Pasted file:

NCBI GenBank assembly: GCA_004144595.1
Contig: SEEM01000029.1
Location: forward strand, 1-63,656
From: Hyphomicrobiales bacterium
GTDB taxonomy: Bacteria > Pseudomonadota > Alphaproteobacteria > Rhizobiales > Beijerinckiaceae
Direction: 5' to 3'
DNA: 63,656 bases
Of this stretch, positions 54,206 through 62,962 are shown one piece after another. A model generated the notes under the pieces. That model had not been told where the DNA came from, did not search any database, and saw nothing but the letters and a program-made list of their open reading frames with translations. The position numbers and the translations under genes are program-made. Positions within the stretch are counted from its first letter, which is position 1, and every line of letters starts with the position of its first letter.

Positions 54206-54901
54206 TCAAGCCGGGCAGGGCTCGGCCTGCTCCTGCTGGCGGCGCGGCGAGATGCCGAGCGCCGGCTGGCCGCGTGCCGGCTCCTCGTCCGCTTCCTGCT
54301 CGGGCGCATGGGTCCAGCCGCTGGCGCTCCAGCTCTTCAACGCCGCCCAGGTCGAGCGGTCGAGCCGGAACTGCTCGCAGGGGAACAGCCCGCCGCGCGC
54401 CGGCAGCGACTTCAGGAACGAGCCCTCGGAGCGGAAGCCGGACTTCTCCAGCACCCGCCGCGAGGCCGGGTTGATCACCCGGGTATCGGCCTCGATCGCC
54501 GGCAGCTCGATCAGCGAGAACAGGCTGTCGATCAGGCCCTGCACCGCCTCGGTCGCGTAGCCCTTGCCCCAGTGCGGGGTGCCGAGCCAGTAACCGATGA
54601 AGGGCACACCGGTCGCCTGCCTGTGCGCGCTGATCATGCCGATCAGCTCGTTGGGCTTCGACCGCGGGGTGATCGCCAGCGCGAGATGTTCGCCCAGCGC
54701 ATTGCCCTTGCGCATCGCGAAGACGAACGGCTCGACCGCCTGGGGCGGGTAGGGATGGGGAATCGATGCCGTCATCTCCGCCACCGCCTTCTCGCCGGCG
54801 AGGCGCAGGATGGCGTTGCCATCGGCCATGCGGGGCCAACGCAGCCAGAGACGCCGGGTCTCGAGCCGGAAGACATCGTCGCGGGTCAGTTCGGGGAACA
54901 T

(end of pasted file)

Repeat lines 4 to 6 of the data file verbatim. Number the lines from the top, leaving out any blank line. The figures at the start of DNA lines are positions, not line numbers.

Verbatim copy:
From: Hyphomicrobiales bacterium
GTDB taxonomy: Bacteria > Pseudomonadota > Alphaproteobacteria > Rhizobiales > Beijerinckiaceae
Direction: 5' to 3'